More than 200 members of the UF community shared in the journeys of some of the College's most successful alumna entrepreneurs at the Women's Entrepreneurship Symposium on April 1.
Allison Adams, Kim Kaupe and Leah Lytle shared experiences and strategies that have shaped their successful ventures, and provided valuable advice to up-and-coming entrepreneurs. Here are a few highlights from each of these successful Warrington women:
Allison Adams: Adams and her brother, Blake Casper, wondered if a retail space inspired by the chic shops of Europe would work in Tampa.
It has, and the Oxford Exchange has been growing in popularity ever since it opened its doors in 2012.
Adams (BSBA ’91) admitted she was a retail novice when Oxford Exchange was launched, and had to learn on the fly. After an initial rough patch, the business has expanded to include shared work spaces for businesses, event space for celebrations like weddings and birthdays, and a design studio.
“You have to get over your fear of failure,” said Adams, “and that feeling that you're not good enough. You really are.”
Leah Lytle: Lytle's career ambitions spanned marine biology and broadcasting until a visit to a quaint shop in Des Moines, Iowa, set her on her entrepreneurial path. That visit inspired Artsy Abode, a gift shop that now has 17 locations with more than 200 employees across the state of Florida.
Lytle's Q&A session revealed some of the intuitive and sensible tactics she's utilized to advance her business, which can be beneficial to budding entrepreneurs. Lytle (BSPR ’94, MAMC ’96, MBA ’02) hosts numerous apparel and jewelry lines in her stores, and it's imperative that she stays updated on how those brands are doing not only in her stores, but nationally and internationally as well. Lytle said those trends dictate how much space and promotion are given to certain lines in her stores.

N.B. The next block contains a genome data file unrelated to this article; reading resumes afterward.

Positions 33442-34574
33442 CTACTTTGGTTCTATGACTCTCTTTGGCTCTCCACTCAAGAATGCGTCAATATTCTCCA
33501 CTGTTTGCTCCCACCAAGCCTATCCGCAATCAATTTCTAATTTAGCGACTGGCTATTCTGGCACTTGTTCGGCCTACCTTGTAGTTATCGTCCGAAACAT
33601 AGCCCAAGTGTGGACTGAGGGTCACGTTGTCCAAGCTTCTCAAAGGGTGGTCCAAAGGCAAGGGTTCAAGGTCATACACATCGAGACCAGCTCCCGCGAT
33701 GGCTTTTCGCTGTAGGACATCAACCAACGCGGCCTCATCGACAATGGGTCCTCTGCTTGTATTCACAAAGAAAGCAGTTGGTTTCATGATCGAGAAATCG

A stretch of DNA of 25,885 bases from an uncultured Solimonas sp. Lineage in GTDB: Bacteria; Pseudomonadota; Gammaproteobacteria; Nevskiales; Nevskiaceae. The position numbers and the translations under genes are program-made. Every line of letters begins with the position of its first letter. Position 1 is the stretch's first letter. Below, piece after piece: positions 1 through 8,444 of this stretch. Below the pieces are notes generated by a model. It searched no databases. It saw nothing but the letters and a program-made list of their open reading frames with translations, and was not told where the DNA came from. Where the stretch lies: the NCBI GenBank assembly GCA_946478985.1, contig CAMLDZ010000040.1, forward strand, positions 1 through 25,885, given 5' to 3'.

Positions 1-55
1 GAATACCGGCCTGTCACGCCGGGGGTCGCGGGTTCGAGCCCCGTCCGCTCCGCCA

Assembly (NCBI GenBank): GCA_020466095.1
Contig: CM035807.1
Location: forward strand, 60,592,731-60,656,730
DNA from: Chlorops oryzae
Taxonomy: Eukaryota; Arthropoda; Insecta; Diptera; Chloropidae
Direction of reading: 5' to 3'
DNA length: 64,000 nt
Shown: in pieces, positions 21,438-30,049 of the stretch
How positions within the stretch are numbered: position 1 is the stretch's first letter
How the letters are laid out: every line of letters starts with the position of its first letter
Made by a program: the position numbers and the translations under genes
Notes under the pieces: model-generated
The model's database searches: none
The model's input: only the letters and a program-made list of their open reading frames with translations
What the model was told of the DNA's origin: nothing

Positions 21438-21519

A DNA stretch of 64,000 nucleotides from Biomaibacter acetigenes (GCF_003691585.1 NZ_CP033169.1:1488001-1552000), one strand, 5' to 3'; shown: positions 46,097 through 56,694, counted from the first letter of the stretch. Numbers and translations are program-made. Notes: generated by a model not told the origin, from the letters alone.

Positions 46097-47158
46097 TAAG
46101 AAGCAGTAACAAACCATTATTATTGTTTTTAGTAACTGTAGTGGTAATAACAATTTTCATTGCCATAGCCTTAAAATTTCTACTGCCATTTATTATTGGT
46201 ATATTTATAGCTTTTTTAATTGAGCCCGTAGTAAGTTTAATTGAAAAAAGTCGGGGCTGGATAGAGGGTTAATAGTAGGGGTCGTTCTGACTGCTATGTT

“You have to manage your line in accordance to the sales it gives you,” Lytle said.
Lytle also was proud of the way she built Artsy Abode dealing with small, private banks for capital—as opposed to a venture firm—allowing her to remain sole owner of the company.
Kim Kaupe: Kaupe had the security of a steady pay check and a 401k while working for an advertising agency in New York. But after witnessing some questionable decisions from the firm's leadership, she decided to venture out on her own.
The result was ZinePak, which creates custom, interactive publications for super-fans of music, movies, sports and other brands. Kaupe (BSBA ’08) has worked with superstars including Katy Perry, Justin Bieber, Brad Paisley and others.
When asked if her gender was a disadvantage as an entrepreneur, Kaupe recalled some interesting, but humorous moments when working and networking with men.
“They would mistake me for the assistant, or say ‘You remind me of my daughter,’” Kaupe said. “You have to take it all in stride or else it will drive you completely batty.”
Among Kaupe's advice for young entrepreneurs was to invest profit back into the company, and join professional organizations to network.